Sacred Motherhood

It may not feel like it, but what you’re doing is sacred.

It doesn’t feel like it during the 3 AM feedings, or when you’re changing the seventh diaper before noon, or when you’re comforting a wailing baby while wailing yourself.

Kurtis, Konnor, and Elanna – 2003.

Motherhood doesn’t feel sacred when your two-year-old is asserting their freedom of speech at the grocery counter, when your three-year-old just completed a crayon masterpiece on the living room wall, or when your five-year-old just bit your best friend’s daughter’s arm.

It doesn’t feel sacred when the teacher calls home about misbehavior twice in one week, when you lose count of the times you’ve corrected for this misbehavior, or when you’re completely at a loss on how to fix it. 

It doesn’t feel sacred when your teenager is distant, when they impart that they just backed the truck into your neighbor’s Porche, or when you happen to notice cut marks on their wrists.

Mostly motherhood feels messy and raw. Like you’re wearing your heart outside your chest while walking in the wilderness without a compass. But it’s also brilliant, beautiful, and sacred.

fam pic
Our Family – 2010

Because mothers change the atmosphere. They change it with their love, their laughter, their prayers, their protection, and their presence. The countless times you walked through ordinary, produced extraordinary. All your unseen and uncelebrated actions piled one on top of the other, day after day, bumped into eternity.

The times you wiped a nose, a bottom, or wiped away tears. The times you got on your knees and played even though the house looked like a tsunami passed through, or later got on your knees to pray for the strength to clean up said tsunami. The times you administered hugs, Bandaids, advice, desserts, medicine, money, drives, and driving lessons—all selfless, sacred acts that had a profound impact.

1033 Colour
My kids and I – 2019

Because right now, right beside you, these little humans are becoming big humans. All you do for them and choose not to do (for their own good), is helping them grow into the person God envisioned from the beginning of time. The same child you helped learn how to walk, will one day run headlong into their own future and, eventually, into eternity.

Make no mistake, this is sacred work.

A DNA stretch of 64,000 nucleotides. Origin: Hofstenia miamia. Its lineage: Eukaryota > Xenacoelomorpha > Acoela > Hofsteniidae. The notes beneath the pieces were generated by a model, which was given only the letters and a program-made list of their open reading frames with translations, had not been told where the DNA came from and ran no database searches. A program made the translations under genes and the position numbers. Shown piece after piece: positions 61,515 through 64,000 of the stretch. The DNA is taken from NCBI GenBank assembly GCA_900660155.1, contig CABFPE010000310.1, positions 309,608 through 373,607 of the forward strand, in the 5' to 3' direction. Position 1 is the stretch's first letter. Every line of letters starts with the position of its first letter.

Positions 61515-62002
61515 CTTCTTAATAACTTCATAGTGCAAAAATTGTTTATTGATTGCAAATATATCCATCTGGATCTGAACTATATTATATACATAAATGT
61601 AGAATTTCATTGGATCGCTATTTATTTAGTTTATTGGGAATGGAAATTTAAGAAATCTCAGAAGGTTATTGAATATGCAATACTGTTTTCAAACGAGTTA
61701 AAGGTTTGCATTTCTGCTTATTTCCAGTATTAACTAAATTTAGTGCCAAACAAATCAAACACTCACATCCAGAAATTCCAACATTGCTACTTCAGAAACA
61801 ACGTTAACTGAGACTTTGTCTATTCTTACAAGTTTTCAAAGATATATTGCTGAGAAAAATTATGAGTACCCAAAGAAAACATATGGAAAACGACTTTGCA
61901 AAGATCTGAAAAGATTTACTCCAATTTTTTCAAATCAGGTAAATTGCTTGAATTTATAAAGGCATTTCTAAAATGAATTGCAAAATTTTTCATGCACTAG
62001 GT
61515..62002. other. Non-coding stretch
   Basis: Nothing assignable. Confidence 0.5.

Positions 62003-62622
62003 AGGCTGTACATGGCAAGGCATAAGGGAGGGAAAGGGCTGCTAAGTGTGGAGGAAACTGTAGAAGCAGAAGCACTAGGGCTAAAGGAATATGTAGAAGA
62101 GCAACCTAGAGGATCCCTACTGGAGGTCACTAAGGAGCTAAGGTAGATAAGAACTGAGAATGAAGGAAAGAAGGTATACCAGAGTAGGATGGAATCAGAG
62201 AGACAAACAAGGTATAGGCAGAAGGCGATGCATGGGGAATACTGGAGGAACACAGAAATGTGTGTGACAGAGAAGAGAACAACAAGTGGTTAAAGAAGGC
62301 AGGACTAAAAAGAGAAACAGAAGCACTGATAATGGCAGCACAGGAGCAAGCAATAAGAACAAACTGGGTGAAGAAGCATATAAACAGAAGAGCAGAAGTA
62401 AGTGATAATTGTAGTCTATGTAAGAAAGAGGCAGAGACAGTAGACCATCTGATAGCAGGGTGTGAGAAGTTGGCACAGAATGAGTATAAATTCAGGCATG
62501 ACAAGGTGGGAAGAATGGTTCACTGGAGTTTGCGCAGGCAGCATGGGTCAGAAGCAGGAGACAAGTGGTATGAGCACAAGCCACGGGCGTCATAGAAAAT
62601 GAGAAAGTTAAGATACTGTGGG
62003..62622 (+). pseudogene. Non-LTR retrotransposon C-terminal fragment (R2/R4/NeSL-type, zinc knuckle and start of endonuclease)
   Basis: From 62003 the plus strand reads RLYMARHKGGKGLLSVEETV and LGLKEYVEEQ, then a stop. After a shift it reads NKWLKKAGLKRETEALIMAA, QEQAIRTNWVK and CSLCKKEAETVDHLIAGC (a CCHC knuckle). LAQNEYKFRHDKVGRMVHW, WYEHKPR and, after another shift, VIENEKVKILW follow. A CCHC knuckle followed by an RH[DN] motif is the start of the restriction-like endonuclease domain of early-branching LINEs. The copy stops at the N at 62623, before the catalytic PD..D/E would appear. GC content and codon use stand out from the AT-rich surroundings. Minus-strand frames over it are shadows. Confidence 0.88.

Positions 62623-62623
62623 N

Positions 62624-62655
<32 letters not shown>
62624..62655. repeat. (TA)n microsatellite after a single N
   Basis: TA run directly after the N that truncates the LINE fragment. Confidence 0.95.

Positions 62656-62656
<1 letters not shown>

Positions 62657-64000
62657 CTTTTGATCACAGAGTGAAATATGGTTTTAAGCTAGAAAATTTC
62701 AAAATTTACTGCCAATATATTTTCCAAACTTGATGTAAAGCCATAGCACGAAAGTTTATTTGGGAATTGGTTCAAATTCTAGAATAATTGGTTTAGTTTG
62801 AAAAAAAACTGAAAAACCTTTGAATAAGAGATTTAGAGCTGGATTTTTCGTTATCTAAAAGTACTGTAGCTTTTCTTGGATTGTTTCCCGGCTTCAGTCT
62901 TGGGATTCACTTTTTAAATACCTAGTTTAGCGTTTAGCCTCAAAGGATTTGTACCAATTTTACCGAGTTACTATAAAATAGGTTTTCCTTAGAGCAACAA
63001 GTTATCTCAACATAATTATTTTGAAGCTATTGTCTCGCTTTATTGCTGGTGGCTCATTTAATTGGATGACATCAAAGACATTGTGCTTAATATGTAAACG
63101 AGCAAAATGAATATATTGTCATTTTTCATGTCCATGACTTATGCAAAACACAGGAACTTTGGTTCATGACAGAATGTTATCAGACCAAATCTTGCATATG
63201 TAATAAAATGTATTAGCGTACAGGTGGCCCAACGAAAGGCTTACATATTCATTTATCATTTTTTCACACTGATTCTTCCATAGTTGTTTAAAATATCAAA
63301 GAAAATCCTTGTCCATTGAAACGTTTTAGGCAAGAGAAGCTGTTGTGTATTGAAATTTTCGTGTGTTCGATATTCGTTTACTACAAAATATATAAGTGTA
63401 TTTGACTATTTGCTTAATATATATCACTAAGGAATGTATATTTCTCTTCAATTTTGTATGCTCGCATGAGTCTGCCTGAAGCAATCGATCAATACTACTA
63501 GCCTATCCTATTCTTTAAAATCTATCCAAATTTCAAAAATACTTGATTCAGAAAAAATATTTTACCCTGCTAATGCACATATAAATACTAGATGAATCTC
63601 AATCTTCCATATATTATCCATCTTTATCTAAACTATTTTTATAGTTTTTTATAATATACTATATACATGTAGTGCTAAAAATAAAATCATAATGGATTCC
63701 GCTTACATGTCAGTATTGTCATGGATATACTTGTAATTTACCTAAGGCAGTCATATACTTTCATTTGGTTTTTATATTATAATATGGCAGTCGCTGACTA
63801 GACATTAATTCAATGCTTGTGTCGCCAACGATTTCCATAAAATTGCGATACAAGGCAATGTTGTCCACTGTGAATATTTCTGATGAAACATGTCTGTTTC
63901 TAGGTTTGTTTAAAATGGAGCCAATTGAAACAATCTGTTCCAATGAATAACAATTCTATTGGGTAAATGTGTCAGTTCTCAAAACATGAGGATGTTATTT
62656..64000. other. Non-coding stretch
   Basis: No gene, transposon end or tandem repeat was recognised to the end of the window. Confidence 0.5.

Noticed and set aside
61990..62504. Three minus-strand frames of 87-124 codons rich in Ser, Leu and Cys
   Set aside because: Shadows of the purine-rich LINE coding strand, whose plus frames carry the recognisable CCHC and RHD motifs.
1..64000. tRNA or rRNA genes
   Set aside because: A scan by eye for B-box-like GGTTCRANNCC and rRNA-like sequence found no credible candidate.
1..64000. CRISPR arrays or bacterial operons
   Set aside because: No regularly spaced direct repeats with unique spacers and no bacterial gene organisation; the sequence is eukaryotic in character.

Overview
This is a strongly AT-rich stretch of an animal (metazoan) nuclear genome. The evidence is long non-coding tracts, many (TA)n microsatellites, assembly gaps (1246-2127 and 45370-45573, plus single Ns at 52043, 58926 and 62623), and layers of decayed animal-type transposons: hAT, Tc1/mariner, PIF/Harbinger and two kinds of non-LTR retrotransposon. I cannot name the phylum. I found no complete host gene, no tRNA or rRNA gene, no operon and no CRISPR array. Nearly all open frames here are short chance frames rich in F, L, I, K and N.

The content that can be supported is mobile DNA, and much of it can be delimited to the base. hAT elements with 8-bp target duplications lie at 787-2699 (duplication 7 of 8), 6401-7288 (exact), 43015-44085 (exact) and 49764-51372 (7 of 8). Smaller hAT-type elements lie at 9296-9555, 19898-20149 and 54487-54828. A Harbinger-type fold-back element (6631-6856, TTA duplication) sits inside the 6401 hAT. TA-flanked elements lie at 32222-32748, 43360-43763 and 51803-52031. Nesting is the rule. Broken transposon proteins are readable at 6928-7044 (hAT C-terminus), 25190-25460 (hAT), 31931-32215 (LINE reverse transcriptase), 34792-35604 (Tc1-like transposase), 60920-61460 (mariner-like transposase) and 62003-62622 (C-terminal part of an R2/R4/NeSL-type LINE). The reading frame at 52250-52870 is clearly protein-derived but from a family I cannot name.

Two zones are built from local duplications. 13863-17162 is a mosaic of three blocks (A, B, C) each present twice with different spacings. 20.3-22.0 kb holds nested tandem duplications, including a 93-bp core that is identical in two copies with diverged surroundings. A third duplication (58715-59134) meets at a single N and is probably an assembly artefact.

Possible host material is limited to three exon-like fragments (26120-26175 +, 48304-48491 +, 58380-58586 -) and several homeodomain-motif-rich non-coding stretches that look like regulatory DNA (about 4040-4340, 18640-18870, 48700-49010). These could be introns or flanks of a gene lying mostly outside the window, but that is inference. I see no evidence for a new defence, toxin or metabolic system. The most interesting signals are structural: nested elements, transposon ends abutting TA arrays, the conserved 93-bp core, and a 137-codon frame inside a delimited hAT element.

The way you love them, serve them, speak to them, look at them, and the time you spend with them has a profound impact. God chose you for the task. He has entrusted you with these little people, and when you trust him, he gives you all you need to accomplish this sacred work.

It won’t be easy—you already know that—but it will be worth it.

Kurt and Konnor
Our first year homeschooling. Kurtis (JK) & Konnor along for the ride. I apparently didn’t know how to spell tomorrow back then!

The years I raised and taught our four kids at home took more than I had. Some days it felt anything but sacred. But I believe that you too will one day look back and marvel at the impact of your selfless, sometimes mundane, day-to-day, imperfect, accumulated acts. That you too will see that every strand of your love wove a rich, strong, safe nest for those babies who are now, sooner than you imagined possible, ready to fly and soar on their own.

We get one crack at this thing called parenting. Let’s slow down, be present, and love them ridiculously well. Not one second of that time will be wasted! xo

“But those who hope in the LORD will renew their strength. They will soar on wings like eagles; they will run and not grow weary, they will walk and not be faint.” ~ Isaiah 40:31

All the kids with Monty
Our kids and first grandson – Jan 2020.

Click here to purchase my 31-Day Devotional Soul Focus – Trials

Click here to purchase my novel One More Tomorrow

Leave a Reply

Fill in your details below or click an icon to log in:

WordPress.com Logo

You are commenting using your WordPress.com account. Log Out /  Change )

Google photo

You are commenting using your Google account. Log Out /  Change )

Twitter picture

You are commenting using your Twitter account. Log Out /  Change )

Facebook photo

You are commenting using your Facebook account. Log Out /  Change )

Connecting to %s